09 May Children in Charge, Part 1
On Saturday morning, two brothers, Davis and Jamie, woke up really early. Their parents, Regina and Tad Armstrong, were still asleep, so the boys went downstairs and put on the TV. Soon they were watching a scary cartoon called Mean Dog. It was a show their mother didn’t like them to watch.
“I’m so hungry,” Davis said after the first show.
Running upstairs, they jumped on their sleeping parents. “Mommy, Daddy, get up! We’re hungry!”
Tad rolled over and covered his eyes with a pillow. “Five more minutes, boys.”
Regina sat up. “What do you guys want?”
Davis barked, “Chocolate chip pancakes!”
“Me too,” echoed Jamie.
“Okay, we’ll be down in a minute.”
“Then we get to watch a cartoon since you’re so slow! Mean Dog is on. ”
“No TV until after breakfast. No Mean Dog, ever,” Regina said.
Going downstairs, they plopped back on the couch. Mean Dog was chasing a small cat into the corner of a yard.
“Here I am, boys. You can help me make the batter.” She was surprised to see the television was on. “I said no TV!”
Davis imitated his mother, “No TV!”
Regina took Jamie into the kitchen. Davis didn’t follow. She returned a few minutes later to find him riveted to the screen. She grabbed the remote and turned it off.
“Come on, Davis! Let’s not wreck another weekend. No TV. You may add the chips.”
“I want waffles, not pancakes!” Davis insisted.
“Okay, honey. Whatever you want.”
Jamie was eating chocolate chips as they walked into the sunny kitchen.
“Jamie, you shouldn’t be eating chocolate before breakfast,” Regina said. She pulled another stool next to Jamie for Davis.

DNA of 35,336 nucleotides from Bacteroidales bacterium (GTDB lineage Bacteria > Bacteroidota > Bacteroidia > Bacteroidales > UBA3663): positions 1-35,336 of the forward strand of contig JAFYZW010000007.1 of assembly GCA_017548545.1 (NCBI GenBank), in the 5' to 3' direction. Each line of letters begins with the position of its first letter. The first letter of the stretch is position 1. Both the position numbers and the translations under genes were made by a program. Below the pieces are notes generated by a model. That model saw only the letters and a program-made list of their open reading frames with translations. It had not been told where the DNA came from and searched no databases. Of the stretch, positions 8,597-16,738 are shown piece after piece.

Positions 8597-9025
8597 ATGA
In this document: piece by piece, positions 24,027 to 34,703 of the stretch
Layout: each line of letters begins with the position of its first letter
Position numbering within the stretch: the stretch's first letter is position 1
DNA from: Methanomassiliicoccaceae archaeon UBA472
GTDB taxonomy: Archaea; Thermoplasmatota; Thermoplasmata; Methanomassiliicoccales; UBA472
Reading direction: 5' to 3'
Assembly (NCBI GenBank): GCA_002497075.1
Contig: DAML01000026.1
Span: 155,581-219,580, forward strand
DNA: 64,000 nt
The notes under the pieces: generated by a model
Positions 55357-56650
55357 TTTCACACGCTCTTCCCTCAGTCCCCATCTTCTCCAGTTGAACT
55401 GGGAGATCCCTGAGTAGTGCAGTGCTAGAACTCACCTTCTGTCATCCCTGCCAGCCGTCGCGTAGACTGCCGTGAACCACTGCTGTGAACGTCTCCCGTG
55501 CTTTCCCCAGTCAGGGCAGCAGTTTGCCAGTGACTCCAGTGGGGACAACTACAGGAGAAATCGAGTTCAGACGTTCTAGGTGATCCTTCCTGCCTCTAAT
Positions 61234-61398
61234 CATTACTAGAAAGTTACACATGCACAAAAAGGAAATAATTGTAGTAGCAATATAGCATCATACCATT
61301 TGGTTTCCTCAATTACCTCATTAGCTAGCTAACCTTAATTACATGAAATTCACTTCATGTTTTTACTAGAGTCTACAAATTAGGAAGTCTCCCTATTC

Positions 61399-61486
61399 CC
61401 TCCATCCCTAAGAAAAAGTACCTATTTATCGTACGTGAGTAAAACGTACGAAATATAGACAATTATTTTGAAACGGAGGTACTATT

“The egg beater!” Davis exclaimed. “Get me the egg beater!”
“We don’t need it, sweetie. A spoon will do.”
It was Jamie’s turn to stir the batter. While his mother took out the waffle iron, Davis found the mixer, inserted the beaters, and plugged it in. Soon it was beating the air.
Regina turned and grabbed the mixer away. “Davis, I said we don’t need that. It is dangerous to use it carelessly, especially when I’m not really paying attention.”
Tad entered the kitchen, showered and smiling. “Boys, leave some chocolate chips for the pancakes.”
“Okay, whatever. You’ve had enough chips, though.”
Davis threw some chips up in the air, catching a couple of them in his mouth while the others fell to the floor.
Jamie got to crack the first egg and stir it in. Regina saw him licking batter off his finger.
“Once the egg is in, you shouldn’t taste anymore. You can get very sick from eating uncooked eggs, Jamie.”
Tad made coffee and asked the children if they wanted to plant some ferns with him after breakfast.
“Can I have the big shovel?” Davis yelled.
“We’ll see,” his father replied. “I might need to use it, at least at the beginning.”
Davis climbed back on the stool. The batter looked good. The waffle iron was almost ready.
“It’s getting really hot,” Regina told the children. “Please don’t touch it or you might get burned.” She buttered the iron and it sizzled perfectly. She ladled on some batter and closed the top. All eyes were on the timer.
“This always takes too long. Can I take a peek?” Davis reached towards the waffle iron.
“Honey it is almost ready, let’s count to forty-five and then check.”
She got to twenty-two and stopped counting as she poured herself a cup of coffee. In that second, Davis opened the top.
“Listening to us would be such a help. It would be good for you too, really! The iron is too hot. Grown ups only!” As much as Regina tried to keep calm, she could feel fury racing through her. This was an entirely new feeling.
Just then Davis put his finger into the batter, waved it at his mother and licked it. Regina could not believe him. Possibly the most disrespectful child in the world and another one in training, were living under the same roof with her. She felt stunned, as though someone had just punched her in the stomach and heart.